Kathy Marmor’s 'DNA Cookbook'—part of her 'Kitchen Science' project—puts the viewer/participant in the shoes of the novice cook by breaking down the extraction of DNA from raw wheat germ into a simple sequence of actions. At the installation, you follow the instructions as they appear on the computer screen. The data base on a hard drive replaces the recipe box in postmodern kitchens, calculating caloric values and generating grocery lists, promising domestic efficiency through science. At the performance, the audience laughs uncertainly as Marmor, in lab coat and yellow dish gloves, part Dr. Frankenstein (as played by Gene Wilder) and part Julia Child, catches a mismeasurement in time, “No, I made a mistake, it’s actually a tablespoon…”
Put the wheat germ in water, then add in order: dish soap, meat tenderizer, and baking soda, stirring well after each ingredient. Let it settle, and voilà, you can twirl strands of DNA around your coffee stirrer like tiny spaghetti. This is your DNA, but of course it’s not “yours.” Or is it? How much genetic material do humans share with wheat germ? Bon appétit!
Why is a kitchen metaphor invoked when the science of genetics is explained? Not because everyone cooks—you probably know someone who professes not to be able to boil water, and is a little bit proud of it. It implies he or she is preoccupied with loftier issues than daily sustenance. Rather, the kitchen model suggests an explanation “so simple even a girl could understand,” because the kitchen is associated with chores performed by women. Marmor’s 'Kitchen Science' explores her suspicion that the language of science is gender-coded, that by hearing and speaking it we are reinscribed according to heterosexual identities. Working in the kitchen feminizes, working in the lab masculinizes, no matter the direction of sexual identity we thought we were going in. Just as her preparation of wheat germ renders its DNA visible, Marmor’s science projects bring to light a gendered metaphor so common as to be invisible.
The voiceover to a video from 'The Origins of Life' goes, “I can’t follow a recipe to save my life. I mix up ingredients all the time, and inevitably I mismeasure. “This narrator is female, rueful, and we sympathize. Teaspoon, tablespoon. Tablespoon, teaspoon. Let’s call the whole thing off and order in! Fannie Farmer revolutionized American cookery books by standardizing measurements; a homemaker followed the Boston Cooking School recipes exactly to produce consistent, predictable results. This is the inflexible recipe model geneticists use to describe DNA as the crucial ingredient for making life.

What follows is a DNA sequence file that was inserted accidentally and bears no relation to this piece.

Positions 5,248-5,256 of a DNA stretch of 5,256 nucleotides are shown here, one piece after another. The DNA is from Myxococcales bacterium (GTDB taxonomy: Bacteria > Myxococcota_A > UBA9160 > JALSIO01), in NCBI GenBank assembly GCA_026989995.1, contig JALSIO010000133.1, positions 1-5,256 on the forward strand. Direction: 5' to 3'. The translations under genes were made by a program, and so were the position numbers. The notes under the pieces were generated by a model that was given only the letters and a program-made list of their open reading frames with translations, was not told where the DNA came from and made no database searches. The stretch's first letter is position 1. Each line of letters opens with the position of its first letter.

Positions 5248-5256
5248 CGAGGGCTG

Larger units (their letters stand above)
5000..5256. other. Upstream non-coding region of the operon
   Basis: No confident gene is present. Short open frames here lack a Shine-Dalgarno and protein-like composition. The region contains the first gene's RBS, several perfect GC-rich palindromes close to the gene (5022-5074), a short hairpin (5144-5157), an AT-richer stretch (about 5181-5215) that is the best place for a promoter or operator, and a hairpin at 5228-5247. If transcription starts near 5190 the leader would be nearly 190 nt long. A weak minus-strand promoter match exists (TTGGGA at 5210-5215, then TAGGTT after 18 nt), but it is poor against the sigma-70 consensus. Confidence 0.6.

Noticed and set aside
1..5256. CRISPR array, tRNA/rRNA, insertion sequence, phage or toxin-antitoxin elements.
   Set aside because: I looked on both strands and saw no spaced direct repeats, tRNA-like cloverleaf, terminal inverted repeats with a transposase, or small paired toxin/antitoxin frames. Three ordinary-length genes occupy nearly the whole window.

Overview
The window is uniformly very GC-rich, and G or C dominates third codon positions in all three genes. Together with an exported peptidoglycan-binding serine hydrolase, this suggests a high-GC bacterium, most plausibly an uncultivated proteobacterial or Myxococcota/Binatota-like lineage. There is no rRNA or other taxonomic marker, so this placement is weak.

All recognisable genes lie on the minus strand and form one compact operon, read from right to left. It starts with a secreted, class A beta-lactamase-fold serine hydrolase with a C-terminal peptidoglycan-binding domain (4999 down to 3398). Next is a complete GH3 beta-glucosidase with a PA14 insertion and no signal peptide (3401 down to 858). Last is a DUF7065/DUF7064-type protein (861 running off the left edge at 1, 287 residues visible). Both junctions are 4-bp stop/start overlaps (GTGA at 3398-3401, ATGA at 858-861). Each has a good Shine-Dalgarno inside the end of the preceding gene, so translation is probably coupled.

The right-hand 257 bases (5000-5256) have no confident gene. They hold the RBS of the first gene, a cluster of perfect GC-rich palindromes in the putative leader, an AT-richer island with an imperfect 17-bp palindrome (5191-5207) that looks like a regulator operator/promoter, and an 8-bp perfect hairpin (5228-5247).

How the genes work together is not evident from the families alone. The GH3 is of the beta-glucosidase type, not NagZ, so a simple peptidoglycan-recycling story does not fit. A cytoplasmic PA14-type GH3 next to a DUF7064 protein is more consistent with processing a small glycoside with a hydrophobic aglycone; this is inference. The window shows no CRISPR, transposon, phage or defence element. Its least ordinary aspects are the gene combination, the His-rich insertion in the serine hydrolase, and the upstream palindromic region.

Quantities of genes, precisely expressed, constitute living beings. But in fact, recipes are followed to varying degrees of exactness. Even when followed very closely, the results can defy expectations. Another video features Julia Child describing the consistency of well-kneaded bread dough, while a pair of hands shape dough into a sexless homunculus. The little figure is elsewhere endowed with breasts and a penis, the creator blithely humming while the voiceover intones, “DNA makes RNA. RNA makes proteins. And proteins make us.” Proteins make us human, but language makes us men and women. Misspeaking, mismeasuring—diverging from the recipe makes visible the ways language, biology, and gender mutually inform each other.
Unlike the authoritative voice of the scientist, or the persnickety voice of Chris Kimball on 'America’s Test Kitchen', Marmor’s voice does not intimidate the viewer. It invites participation so that we influence the outcome of the artwork/experiment. Skepticism is allowed in 'DNA Cookbook': is this really DNA I’ve just extracted? In 'The Origins of Life', the viewer activates the video projection by removing and replacing metal measuring spoons on hangers on a lab bench/kitchen counter. Every combination has its own video, shown in a unique order according to the actions of each viewer. The videos are bits of information, like genes, which are transcribed in an order that produces meaning, like life. Marmor extends the 'Kitchen Science' metaphor, doubles it back on itself, introduces the process of art production as another layer of meaning, then disrupts it all by allowing the viewer to meddle. Making the invisible, visible. What had seemed to be a reductive metaphor is suddenly fraught with implications.
Margo Hobbs Thompson (c) 2007
Kathy Marmor lives in Winooski, VT and participated in Light Work’s Artist-in-Residence program from December 1-31, 2003.
Margo Hobbs Thompson teaches modern and contemporary art history at the University of Vermont in Burlington, VT.